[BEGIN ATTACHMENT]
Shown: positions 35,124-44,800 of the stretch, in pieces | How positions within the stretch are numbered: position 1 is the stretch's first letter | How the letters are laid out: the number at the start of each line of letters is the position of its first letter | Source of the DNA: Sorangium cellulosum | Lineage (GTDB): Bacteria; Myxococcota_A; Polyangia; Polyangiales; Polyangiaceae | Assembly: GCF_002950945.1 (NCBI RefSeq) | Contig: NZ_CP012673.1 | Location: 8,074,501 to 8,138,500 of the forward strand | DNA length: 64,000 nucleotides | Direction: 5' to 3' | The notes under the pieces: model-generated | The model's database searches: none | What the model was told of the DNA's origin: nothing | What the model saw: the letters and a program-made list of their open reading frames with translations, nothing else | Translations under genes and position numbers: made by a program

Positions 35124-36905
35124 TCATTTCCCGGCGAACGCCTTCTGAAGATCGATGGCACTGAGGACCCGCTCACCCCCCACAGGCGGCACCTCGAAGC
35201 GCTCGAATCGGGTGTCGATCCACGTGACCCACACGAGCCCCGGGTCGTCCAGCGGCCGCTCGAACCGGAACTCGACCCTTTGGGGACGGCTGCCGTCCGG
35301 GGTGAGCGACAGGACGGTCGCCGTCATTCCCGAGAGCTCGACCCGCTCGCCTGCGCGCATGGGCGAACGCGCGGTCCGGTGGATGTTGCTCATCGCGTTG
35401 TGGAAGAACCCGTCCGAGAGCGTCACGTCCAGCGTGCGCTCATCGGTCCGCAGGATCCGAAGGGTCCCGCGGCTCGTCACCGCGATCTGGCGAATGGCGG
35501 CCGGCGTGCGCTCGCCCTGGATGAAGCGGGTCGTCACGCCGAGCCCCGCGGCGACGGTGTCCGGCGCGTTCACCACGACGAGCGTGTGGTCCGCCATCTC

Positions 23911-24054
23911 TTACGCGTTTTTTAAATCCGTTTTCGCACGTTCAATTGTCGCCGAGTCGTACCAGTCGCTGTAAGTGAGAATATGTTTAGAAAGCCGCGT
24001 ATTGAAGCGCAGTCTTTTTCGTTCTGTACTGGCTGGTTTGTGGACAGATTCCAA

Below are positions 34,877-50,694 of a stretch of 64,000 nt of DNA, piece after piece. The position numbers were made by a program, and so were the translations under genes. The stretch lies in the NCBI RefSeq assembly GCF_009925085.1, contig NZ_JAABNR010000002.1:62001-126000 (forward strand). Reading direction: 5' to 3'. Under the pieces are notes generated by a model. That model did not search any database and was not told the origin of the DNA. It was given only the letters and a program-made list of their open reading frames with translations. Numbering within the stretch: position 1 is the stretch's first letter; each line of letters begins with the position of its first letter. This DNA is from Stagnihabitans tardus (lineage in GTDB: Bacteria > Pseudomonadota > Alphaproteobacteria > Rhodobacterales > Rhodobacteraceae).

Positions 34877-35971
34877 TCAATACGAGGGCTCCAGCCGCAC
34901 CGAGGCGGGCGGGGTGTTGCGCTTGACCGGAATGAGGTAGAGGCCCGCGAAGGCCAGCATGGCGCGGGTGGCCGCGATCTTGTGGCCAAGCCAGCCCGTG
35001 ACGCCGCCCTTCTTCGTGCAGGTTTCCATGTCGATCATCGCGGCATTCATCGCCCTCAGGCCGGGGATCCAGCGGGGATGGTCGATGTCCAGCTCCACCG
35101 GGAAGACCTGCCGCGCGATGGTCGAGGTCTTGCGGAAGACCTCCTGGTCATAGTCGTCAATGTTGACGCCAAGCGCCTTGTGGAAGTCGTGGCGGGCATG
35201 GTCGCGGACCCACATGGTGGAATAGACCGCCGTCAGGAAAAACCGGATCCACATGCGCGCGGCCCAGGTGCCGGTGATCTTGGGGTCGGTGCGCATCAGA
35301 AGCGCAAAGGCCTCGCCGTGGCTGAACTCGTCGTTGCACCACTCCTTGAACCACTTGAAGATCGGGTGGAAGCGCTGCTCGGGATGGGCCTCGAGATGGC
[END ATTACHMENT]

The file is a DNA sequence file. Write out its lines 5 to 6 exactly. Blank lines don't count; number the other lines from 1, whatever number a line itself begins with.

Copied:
35301 GGTGAGCGACAGGACGGTCGCCGTCATTCCCGAGAGCTCGACCCGCTCGCCTGCGCGCATGGGCGAACGCGCGGTCCGGTGGATGTTGCTCATCGCGTTG
35401 TGGAAGAACCCGTCCGAGAGCGTCACGTCCAGCGTGCGCTCATCGGTCCGCAGGATCCGAAGGGTCCCGCGGCTCGTCACCGCGATCTGGCGAATGGCGG